Skip to content

It is well established that at a certain age children become fascinated with all things gross and repulsive. The new book for older elementary and middle grades, ICK!: Delightfully Disgusting Animal Dinners, Dwellings, and Defenses by Melissa Stewart, uses that interest to entice kids to learn about an amazing variety of animals.

Not for the squeamish or easily offended reader, Ick! explores animals that eat, defend themselves, or live inside revolting things like poop, slimy mucus, spit, and vomit.

Melissa Stewart is a renowned children's science writer and she has done an outstanding job in finding weird and wonderful examples. Some might be familiar, like dung beetles that raise their offspring in balls of manure, but others are exotic, like the bone-eating snot flower worm. What a name!

What is even better is that she sneaks in a lot of biology concepts and vocabulary. Do you know what a cecotrope is? You'll learn that in the very first section. At the same time, you will find that what at first glance seems really repulsive is actually part of an animal's way of surviving and isn't as disgusting as you might imagine.

The book is illustrated with eye catching photographs -- as we've come to expect from National Geographic -- that bring the text to life.

For example, can you see the bubble around the fish in the middle? It is actually a floating wrapping of slippery slime. The fish spends the night within the mucus blob to protect itself. Tissue anyone?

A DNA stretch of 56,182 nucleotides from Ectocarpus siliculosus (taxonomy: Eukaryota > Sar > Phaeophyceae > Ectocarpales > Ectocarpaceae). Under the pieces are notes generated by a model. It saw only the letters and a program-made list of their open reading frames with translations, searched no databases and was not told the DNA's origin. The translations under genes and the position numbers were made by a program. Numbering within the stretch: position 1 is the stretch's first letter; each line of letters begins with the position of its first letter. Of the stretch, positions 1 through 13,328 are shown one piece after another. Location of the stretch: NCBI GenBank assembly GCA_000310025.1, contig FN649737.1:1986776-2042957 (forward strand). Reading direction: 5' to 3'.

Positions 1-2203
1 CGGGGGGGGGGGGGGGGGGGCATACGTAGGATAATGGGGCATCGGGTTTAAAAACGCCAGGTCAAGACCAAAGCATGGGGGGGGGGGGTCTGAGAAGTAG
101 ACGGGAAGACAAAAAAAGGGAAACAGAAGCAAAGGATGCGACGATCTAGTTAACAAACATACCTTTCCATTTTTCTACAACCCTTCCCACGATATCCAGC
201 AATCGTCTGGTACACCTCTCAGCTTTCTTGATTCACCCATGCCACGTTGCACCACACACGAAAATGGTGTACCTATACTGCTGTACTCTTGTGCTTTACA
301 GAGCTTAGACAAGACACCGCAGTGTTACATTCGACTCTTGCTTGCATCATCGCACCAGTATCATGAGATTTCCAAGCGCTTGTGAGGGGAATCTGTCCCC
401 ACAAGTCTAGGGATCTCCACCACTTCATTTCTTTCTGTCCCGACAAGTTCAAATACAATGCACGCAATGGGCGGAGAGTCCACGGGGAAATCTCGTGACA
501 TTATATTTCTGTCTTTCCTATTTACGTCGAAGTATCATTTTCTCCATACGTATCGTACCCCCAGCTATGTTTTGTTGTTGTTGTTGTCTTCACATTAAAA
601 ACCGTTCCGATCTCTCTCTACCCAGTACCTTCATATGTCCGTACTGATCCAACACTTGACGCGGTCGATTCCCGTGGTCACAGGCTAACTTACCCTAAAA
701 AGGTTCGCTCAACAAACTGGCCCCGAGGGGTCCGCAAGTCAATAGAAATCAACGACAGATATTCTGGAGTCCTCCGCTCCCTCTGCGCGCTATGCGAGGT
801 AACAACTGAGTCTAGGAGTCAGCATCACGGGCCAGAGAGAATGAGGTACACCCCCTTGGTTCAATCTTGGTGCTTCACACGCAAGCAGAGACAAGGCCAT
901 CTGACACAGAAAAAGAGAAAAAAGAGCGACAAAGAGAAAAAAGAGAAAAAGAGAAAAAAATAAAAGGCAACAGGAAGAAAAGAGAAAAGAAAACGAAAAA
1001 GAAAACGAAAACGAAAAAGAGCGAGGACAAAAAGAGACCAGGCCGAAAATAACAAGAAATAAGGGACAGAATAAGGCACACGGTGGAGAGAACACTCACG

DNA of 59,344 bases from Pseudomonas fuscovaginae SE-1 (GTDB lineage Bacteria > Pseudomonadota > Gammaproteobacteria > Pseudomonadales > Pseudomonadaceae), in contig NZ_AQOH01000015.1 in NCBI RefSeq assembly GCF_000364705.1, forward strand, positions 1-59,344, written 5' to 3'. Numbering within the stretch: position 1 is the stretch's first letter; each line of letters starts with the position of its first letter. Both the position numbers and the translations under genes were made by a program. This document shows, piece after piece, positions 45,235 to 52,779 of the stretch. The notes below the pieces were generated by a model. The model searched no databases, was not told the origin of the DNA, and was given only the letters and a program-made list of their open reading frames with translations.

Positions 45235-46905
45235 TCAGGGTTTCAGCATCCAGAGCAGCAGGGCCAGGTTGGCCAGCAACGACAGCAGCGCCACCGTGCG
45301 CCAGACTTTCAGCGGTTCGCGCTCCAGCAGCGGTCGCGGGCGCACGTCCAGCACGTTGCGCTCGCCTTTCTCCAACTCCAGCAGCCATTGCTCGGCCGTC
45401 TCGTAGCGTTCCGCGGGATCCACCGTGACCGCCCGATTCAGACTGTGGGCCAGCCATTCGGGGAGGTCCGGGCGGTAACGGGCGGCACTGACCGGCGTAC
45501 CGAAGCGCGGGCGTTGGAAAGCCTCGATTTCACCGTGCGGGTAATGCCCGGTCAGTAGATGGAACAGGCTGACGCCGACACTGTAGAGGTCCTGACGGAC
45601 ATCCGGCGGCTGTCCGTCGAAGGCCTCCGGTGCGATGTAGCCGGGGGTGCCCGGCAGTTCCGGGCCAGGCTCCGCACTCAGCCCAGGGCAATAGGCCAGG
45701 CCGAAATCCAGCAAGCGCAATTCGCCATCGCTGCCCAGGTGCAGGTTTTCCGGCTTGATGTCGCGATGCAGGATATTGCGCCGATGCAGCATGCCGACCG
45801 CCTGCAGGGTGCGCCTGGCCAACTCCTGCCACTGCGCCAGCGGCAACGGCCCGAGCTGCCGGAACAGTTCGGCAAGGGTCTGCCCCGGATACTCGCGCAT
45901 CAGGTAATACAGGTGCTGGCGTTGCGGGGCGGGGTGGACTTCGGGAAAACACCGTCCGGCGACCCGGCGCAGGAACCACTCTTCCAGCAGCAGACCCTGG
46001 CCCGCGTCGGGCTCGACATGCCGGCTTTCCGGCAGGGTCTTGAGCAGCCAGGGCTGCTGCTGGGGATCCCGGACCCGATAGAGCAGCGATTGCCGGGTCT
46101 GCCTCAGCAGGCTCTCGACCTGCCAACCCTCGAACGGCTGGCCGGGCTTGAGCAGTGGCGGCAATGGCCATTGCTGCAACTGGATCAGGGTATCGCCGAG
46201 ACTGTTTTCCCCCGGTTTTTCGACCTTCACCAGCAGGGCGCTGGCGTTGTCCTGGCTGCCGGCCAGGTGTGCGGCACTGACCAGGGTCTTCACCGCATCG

ICK! will grab the attention of young readers interested in STEM -- particularly budding biologists -- who will likely memorize sections to impress and gross out their friends. The visually attractive layout and yuck factor will also appeal to many reluctant readers. Hold onto your stomach and explore a copy today!

Related:

To expand on the book, find your own icky critter and research its habits.

In honor of National Moth Week (July 18-26, 2020), we chose a small group of unusual moths that fit right in with the other animals in the book.

Sloth moths get their name from the fact they spend their lives riding on South American sloths. Being a hitchhiker doesn't seem all that gross until you find out that the moths are waiting for the sloth to climb down from the trees to go to the bathroom, something it does only about once a week. When the sloth poops, the female moths hop off and lay their eggs in the excrement. The larvae (caterpillars) feed on the poop, and after completing their life cycles, fly around to find another sloth to sit on.

PBS NOVA has an animated video that shows the sloth moth life in detail.

Aren't moths amazing?


And so is Ick!

Age Range: 8 - 12 years
Publisher: National Geographic Children's Books (June 23, 2020)
ISBN-10: 1426337469
ISBN-13: 978-1426337468

Disclosure: This book was provided by the publisher. Also, I am an affiliate with Amazon so I can provide you with cover images and links to more information about books and products. As you probably are aware, if you click through the highlighted title link and purchase a product, I will receive a very small commission, at no extra cost to you. Any proceeds help defray the costs of hosting and maintaining this website.


Looking for more children’s nonfiction books? Try the Nonfiction Monday blog.

For STEM Friday we are highlighting a fantastic book for upper elementary-aged children, Amazing Amphibians: 30 Activities and Observations for Exploring Frogs, Toads, Salamanders, and More by Lisa J. Amstutz (her website).